The Best of the Internets

Hard Costs of Third-Party Scripts

Dave has an excellent round-up of considerations when looking at your reliance on 3rd party scripts (or any 3rd party resources, for that matter). Most are hidden and all have a serious effect on download performance, UI responsiveness, and, ultimately, user experience.

The Web is an undependable place, so this shouldn’t be very surprising.

Font Style Matcher

If you use web fonts, you’ll want to provide a complementary fallback font that won’t cause text to move around a whole lot when the webfoot is loaded. To help you make an informed decision, you need a good tool to compare your options. In fact, you need this tool.

Thank you Monica!

How to Program Your Job

This is a truly interesting piece about automating your job, looking at it from the perspectives of several developers (and some generalized workers who learned to code) who automated their job’s mundane tasks. There are a lot of big questions here. Perhaps the biggest is What is the true value of work?

Unbuttoning Buttons

This is a deep dive into how to un-style a button. In other words, how to make a button look like a link. It isn’t something you’d want to do all the time, but it does have its usefulness in select situations.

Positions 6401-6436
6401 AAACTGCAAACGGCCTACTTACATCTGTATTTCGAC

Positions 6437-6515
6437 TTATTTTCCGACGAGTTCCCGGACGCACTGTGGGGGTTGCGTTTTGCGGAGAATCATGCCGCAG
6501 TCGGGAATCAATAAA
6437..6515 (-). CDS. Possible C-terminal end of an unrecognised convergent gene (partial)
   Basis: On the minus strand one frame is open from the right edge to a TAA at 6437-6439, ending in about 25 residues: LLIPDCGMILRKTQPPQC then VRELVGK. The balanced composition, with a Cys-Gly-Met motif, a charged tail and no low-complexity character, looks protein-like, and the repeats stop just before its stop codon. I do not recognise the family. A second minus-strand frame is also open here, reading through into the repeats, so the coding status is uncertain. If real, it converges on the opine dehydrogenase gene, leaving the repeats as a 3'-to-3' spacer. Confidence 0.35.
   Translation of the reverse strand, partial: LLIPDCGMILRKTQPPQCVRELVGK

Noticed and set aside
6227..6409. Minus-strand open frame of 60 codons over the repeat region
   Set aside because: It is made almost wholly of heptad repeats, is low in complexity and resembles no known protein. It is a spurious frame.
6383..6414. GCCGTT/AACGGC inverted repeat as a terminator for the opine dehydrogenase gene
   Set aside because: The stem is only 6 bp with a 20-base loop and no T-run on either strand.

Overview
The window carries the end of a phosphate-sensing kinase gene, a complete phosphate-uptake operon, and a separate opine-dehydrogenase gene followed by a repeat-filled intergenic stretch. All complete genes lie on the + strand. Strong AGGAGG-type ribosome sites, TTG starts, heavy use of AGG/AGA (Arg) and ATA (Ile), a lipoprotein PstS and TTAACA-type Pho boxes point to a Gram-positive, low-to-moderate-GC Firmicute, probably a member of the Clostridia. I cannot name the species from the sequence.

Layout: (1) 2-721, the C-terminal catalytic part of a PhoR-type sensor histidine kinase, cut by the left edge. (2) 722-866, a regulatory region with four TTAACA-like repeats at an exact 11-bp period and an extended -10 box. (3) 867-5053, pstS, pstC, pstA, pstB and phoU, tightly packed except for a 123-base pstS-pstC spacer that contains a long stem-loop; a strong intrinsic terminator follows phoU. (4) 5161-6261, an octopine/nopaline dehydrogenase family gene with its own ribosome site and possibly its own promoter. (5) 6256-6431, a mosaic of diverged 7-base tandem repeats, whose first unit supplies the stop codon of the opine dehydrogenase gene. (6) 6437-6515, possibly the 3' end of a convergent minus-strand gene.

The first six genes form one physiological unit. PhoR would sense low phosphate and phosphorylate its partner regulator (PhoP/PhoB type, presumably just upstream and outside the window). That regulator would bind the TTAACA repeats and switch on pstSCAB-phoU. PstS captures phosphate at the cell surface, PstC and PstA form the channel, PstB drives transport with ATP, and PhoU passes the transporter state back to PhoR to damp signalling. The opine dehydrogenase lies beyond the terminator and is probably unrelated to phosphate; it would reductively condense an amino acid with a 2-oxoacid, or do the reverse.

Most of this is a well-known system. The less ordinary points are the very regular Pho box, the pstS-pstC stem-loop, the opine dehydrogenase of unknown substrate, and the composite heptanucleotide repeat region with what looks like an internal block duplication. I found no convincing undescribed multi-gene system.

Thanks for putting this together Scott!

All Technology Is Assistive

There is so much to love about this piece, especially this bit:

Honestly — what technology are you using that’s not assistive? Your smartphone? Your eyeglasses? Headphones? And those three examples alone are assisting you in multiple registers: They’re enabling or augmenting a sensory experience, say, or providing navigational information. But they’re also allowing you to decide whether to be available for approach in public, or not; to check out or in on a conversation or meeting in a bunch of subtle ways; to identify, by your choice of brand or look, with one culture group and not another.

Making a persistent, overt distinction about “assistive tech” embodies the second-tier do-gooderism and banality that still dominate design work targeted toward “special needs.” “Assistive technology” implies a separate species of tools designed exclusively for those people with a rather narrow set of diagnostic “impairments” — impairments, in other words, that have been culturally designated as needing special attention, as being particularly, grossly abnormal. But are you sure your phone isn’t a crutch, as it were, for a whole lot of unexamined needs?